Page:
A bleed valve is put in the pipe that controls the actuator on the turbo to make it open the wastegate at a higher pressure than it would normally do so. This results in the boost pressure produced by the turbo being higher. It works by literally 'bleeding' off a portion of the air, so that the actuator gets a lower pressure than there is at the carb top. It goes in the pipe that goes from the carb top to the front port on the actuator. Normally it's fitted under the bonnet, but there is a version that you can mount on the dashboard (ie with long pipes), so you can increase the boost when you need it (eg for overtaking), and drop it back down to normal for normal running. However it's recommended that you fit a limiter to prevent you opening up the valve beyond a safe limit.


How do you fit a boost gauge?
A boost gauge is best connected by cutting the pipe that runs to the ignition module (ECU) and inserting a T-piece in it. Then run a pipe from here to the gauge. This will give you negative readings (ie vacuum) as well as positive boost measured at the manifold (ie what the cylinders are receiving). The standard boost gauge measures from the top of the carburettor, which will be a few psi higher than below it.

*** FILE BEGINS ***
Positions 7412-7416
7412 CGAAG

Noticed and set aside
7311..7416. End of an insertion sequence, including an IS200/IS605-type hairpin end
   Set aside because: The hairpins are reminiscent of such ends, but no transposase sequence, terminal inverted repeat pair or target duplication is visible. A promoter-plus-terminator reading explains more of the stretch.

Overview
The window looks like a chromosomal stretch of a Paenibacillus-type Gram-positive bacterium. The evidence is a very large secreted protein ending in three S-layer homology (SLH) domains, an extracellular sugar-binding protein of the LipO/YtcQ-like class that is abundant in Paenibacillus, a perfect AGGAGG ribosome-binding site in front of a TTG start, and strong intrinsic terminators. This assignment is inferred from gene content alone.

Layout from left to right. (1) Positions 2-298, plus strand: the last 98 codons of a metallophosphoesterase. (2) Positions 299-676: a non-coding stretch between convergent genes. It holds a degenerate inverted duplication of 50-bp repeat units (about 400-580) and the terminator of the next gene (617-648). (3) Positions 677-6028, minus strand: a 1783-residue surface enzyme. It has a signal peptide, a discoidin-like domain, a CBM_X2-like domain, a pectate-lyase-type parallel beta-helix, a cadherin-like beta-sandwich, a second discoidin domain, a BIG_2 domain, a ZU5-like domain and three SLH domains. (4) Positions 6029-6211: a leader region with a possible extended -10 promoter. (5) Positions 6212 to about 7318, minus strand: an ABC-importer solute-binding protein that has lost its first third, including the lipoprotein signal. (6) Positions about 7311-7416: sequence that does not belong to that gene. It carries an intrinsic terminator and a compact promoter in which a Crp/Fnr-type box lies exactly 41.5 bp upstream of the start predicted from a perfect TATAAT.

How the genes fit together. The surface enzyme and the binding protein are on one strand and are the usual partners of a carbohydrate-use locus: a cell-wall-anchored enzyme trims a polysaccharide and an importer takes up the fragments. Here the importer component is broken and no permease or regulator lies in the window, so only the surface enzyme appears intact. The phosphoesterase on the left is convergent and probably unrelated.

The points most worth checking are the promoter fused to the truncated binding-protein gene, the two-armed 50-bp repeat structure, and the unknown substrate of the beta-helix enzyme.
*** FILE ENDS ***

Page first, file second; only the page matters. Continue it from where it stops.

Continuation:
What does 1 Bar equate to in psi?
1 Bar = 14.8 psi.


What is the maximum boost on standard turbo?
Standard maximum boost pressure is about 10psi, on the standard Garrett T2. You can raise this to 15 or 16psi without shortening the life of the turbo too much, but any more than that will seriously shorten it's life, or risk engine damage.


What is the maximum boost a standard intercooler can manage?
The standard intercooler doesn't cool very effectively above 14psi. It's also prone to blowing apart at 16psi or more. An alloy version will perform well up to around 30psi. Larger intercoolers which may have to be mounted in other places can cool more effectively.


What is strapping and flowing of the intercooler?